Please use this identifier to cite or link to this item: http://hdl.handle.net/2381/35997
Title: Disease stage, but not sex, predicts depression and psychological distress in Huntington’s disease : A European population study
Authors: Dale, Maria
Maltby, John Julian
Shimozaki, S.
Cramp, R.
Rickards, H.
REGISTRY investigators of the European Huntington’s Disease Network
First Published: 12-Nov-2015
Publisher: Elsevier for European Association for Consultation-Liaison Psychiatry and Psychosomatics
Citation: Journal of Psychosomatic Research, 2016, 80, pp. 17–22
Abstract: Objective Depression and anxiety significantly affect morbidity in Huntington’s disease. Mice models of Huntington’s disease have identified sex differences in mood-like behaviours that vary across disease lifespan, but this interaction has not previously been explored in humans with Huntington’s disease. However, among certain medical populations, evidence of sex differences in mood across various disease stages has been found, reflecting trends among the general population that women tend to experience anxiety and depression 1.5 to 2 times more than men. The current study examined whether disease stage and sex, either separately or as an interaction term, predicted anxiety and depression in Huntington’s disease. Methods A cross-sectional study of REGISTRY data involving 453 Huntington’s disease participants from 12 European countries was undertaken using the Hospital Anxiety and Depression Scale. A series of multiple regression analyses were undertaken to discover to what extent disease stage and sex predicted anxiety, depression, and general distress after controlling for a number of known predictors of mood difficulties. Results Disease stage, but not sex, was found to predict depressive symptoms and general distress. Neither disease stage nor sex predicted anxiety. Furthermore, an interaction term computed for disease stage and sex did not contribute to the models tested. Conclusion In terms of considering risks to developing depression and anxiety in the Huntington’s disease population, practitioners may need to pay special attention to disease stage progression (but not sex differences) to enable early detection and treatment of depression (but not anxiety).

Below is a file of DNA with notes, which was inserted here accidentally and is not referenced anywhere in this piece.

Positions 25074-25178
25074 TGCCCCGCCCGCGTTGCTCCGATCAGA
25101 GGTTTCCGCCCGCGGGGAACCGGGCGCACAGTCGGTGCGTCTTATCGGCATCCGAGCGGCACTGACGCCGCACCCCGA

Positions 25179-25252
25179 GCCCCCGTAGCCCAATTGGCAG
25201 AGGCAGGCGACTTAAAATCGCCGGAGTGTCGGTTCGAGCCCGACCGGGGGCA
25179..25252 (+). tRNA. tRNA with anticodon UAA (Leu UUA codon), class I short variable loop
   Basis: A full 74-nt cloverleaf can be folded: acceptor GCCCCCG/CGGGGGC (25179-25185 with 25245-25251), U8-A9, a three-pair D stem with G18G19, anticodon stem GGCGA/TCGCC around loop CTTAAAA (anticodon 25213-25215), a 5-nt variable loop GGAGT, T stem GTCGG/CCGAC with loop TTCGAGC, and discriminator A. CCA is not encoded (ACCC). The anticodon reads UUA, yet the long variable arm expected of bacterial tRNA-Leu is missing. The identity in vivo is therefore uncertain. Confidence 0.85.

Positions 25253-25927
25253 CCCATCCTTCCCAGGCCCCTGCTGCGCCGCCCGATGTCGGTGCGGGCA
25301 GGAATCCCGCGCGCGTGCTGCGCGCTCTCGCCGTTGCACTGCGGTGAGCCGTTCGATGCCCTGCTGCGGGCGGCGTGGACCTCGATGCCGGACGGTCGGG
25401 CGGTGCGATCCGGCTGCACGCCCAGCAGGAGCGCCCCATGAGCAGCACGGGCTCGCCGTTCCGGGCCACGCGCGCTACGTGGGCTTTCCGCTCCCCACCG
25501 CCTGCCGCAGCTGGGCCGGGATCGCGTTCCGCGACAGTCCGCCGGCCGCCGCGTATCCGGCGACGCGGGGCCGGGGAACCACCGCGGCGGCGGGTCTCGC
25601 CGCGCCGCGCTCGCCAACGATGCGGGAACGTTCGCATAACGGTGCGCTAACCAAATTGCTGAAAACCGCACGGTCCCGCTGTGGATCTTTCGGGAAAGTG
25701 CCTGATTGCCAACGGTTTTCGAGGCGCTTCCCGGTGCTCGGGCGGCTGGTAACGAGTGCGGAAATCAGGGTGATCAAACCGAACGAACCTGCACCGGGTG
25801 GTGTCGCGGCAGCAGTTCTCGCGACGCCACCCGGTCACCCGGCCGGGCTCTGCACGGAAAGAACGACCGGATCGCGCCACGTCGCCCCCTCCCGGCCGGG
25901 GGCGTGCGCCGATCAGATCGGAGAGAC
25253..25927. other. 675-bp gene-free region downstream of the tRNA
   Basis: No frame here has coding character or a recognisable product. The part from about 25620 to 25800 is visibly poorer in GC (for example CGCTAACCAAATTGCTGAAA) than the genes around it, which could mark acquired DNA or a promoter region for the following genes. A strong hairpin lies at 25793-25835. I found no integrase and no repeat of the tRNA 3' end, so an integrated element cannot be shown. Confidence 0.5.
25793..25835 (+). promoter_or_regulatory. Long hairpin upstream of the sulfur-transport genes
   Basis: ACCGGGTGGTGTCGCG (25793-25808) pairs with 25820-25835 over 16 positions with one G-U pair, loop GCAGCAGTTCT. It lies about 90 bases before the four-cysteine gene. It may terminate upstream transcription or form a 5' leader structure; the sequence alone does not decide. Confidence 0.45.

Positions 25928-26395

DOI Link: 10.1016/j.jpsychores.2015.11.003
ISSN: 0022-3999
eISSN: 1879-1360
Links: http://www.sciencedirect.com/science/article/pii/S0022399915005759
http://hdl.handle.net/2381/35997
Embargo on file until: 12-Nov-2016
Version: Post-print
Status: Peer-reviewed
Type: Journal Article
Rights: Copyright © 2015 Elsevier Inc. All rights reserved. This manuscript version is made available after the end of the embargo period under the CC-BY-NC-ND 4.0 license http://creativecommons.org/licenses/by-nc-nd/4.0/
Description: The file associated with this record is under a 12-month embargo from publication in accordance with the publisher's self-archiving policy, available at https://www.elsevier.com/about/company-information/policies/sharing. The full text may be available through the publisher links provided above.
Appears in Collections:Published Articles, College of Medicine, Biological Sciences and Psychology

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